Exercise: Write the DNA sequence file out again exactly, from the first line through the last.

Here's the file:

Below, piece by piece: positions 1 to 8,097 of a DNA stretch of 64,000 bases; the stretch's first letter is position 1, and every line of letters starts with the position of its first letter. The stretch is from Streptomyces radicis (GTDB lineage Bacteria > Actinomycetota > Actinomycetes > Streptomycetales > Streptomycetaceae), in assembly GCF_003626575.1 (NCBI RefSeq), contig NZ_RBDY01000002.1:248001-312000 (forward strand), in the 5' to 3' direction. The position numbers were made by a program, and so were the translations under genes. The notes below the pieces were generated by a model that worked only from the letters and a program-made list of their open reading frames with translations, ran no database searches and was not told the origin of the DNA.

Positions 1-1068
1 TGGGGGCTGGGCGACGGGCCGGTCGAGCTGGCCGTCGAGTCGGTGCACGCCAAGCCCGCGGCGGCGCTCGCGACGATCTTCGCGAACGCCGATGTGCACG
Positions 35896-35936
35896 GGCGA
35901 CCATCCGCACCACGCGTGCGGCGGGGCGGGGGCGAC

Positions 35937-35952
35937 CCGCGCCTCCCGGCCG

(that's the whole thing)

Below, piece by piece: positions 1 to 8,097 of a DNA stretch of 64,000 bases; the stretch's first letter is position 1, and every line of letters starts with the position of its first letter. The stretch is from Streptomyces radicis (GTDB lineage Bacteria > Actinomycetota > Actinomycetes > Streptomycetales > Streptomycetaceae), in assembly GCF_003626575.1 (NCBI RefSeq), contig NZ_RBDY01000002.1:248001-312000 (forward strand), in the 5' to 3' direction. The position numbers were made by a program, and so were the translations under genes. The notes below the pieces were generated by a model that worked only from the letters and a program-made list of their open reading frames with translations, ran no database searches and was not told the origin of the DNA.

Positions 1-1068
1 TGGGGGCTGGGCGACGGGCCGGTCGAGCTGGCCGTCGAGTCGGTGCACGCCAAGCCCGCGGCGGCGCTCGCGACGATCTTCGCGAACGCCGATGTGCACG
Positions 35896-35936
35896 GGCGA
35901 CCATCCGCACCACGCGTGCGGCGGGGCGGGGGCGAC

Positions 35937-35952
35937 CCGCGCCTCCCGGCCG